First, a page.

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Thursday, January 21, 2021

Wills vs. Trusts in Michigan

Many people believe that estate planning solely refers to drafting a will. While a will certainly has its place in an estate plan, it is far from the only estate planning instrument one should consider. In fact, wills have many disadvantages when compared with other estate planning instruments, such as living trusts. While each type of instrument allows you to distribute property in a manner of your choosing, there are significant differences between wills and trusts. In this article, we discuss the main difference between wills and trusts in Michigan.

The Main Difference Between Wills and Trusts: Probate

The primary difference between a will and a living trust in Michigan is that a will has to go through probate—a living trust doesn’t. Probate is the legal process through which the court ensures a deceased person’s debts are paid and assets distributed according to Michigan law. Here’s why that’s important:

Probate is expensive

The probate process is expensive. Legal fees, executor fees, inventory fees, and other costs must be paid before your assets may be distributed to your heirs. And if you own property in several states, your family may face multiple probates. Overall, probate is far more expensive than taking steps to avoid it through the estate planning process.

Probate is time-consuming

In Michigan, the probate process takes at least five months to complete. However, in some cases, it can drag on for years. A living trust enables your loved ones to avoid this long waiting period.

Probate is public

The probate process affords participants little privacy. Probate is a public process, so anyone can retrieve information about the size of your estate, who you owed debts to, and who will receive your assets. In addition, the probate process makes it easy for disgruntled heirs to contest your will.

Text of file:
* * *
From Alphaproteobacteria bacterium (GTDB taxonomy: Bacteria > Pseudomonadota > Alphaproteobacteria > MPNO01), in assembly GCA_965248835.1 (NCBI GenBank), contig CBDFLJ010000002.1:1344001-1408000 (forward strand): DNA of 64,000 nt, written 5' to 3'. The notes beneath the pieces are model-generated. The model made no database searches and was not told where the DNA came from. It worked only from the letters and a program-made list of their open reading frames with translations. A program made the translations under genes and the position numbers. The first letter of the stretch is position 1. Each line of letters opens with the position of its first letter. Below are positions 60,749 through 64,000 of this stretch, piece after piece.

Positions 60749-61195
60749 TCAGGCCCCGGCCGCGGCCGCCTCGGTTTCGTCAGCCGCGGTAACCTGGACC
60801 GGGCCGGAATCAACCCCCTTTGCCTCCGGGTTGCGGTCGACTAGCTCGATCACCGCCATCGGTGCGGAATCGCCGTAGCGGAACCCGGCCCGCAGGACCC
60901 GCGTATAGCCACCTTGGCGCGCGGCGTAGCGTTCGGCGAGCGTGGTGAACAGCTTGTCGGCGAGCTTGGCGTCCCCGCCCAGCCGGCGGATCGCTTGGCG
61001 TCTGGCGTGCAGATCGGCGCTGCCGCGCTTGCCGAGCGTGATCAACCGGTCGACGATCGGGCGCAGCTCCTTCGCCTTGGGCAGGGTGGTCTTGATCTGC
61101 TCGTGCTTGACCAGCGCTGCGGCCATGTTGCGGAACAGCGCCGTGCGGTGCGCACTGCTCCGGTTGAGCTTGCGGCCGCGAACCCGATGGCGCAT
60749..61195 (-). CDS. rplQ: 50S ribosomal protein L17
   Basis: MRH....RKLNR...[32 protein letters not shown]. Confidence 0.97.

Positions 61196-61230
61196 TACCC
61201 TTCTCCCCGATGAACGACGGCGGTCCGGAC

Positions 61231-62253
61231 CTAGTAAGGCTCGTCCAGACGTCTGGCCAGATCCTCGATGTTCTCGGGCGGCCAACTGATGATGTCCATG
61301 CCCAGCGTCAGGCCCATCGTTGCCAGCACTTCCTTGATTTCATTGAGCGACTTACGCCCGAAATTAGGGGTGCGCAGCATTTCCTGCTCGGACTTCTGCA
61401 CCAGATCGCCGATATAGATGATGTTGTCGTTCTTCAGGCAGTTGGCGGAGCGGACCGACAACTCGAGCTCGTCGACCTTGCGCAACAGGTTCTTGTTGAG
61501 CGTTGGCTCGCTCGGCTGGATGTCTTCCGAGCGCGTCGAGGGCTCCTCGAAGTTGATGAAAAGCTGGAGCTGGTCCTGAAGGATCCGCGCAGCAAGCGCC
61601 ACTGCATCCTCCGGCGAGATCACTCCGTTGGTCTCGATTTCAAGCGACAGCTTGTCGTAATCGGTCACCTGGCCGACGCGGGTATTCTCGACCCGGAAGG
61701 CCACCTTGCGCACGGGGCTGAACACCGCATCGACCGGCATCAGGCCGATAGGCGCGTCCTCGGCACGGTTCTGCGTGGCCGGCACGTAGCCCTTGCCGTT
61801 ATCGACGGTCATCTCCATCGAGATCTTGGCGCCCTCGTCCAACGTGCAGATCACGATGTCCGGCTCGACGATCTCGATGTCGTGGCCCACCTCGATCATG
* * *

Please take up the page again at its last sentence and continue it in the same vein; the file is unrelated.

Avoiding Probate in Michigan

As noted above, probate is something you should avoid, and a living trust can help you do just that. A living trust is a document that does not require any court intervention. The majority of living trust transfers take place in the privacy of your lawyer’s office. This allows for a cheaper, faster, and less stressful process than probate. In addition, a trust allows you to keep wealth transfers private; avoid court fees, taxes, and legal costs; reduce the risk of lawsuits; protect your family’s assets; control how and when your assets are distributed to your beneficiaries.

Contact our Michigan estate planning attorney today

If you’re ready to begin the estate planning process in Michigan, it is imperative that contact an experienced Michigan estate planning attorney. A Michigan estate planning attorney can assist you with all aspects of estate planning, including creating a living trust or a will. If you’d like to begin the estate planning process, please contact one of our experienced Michigan attorneys for a consultation.

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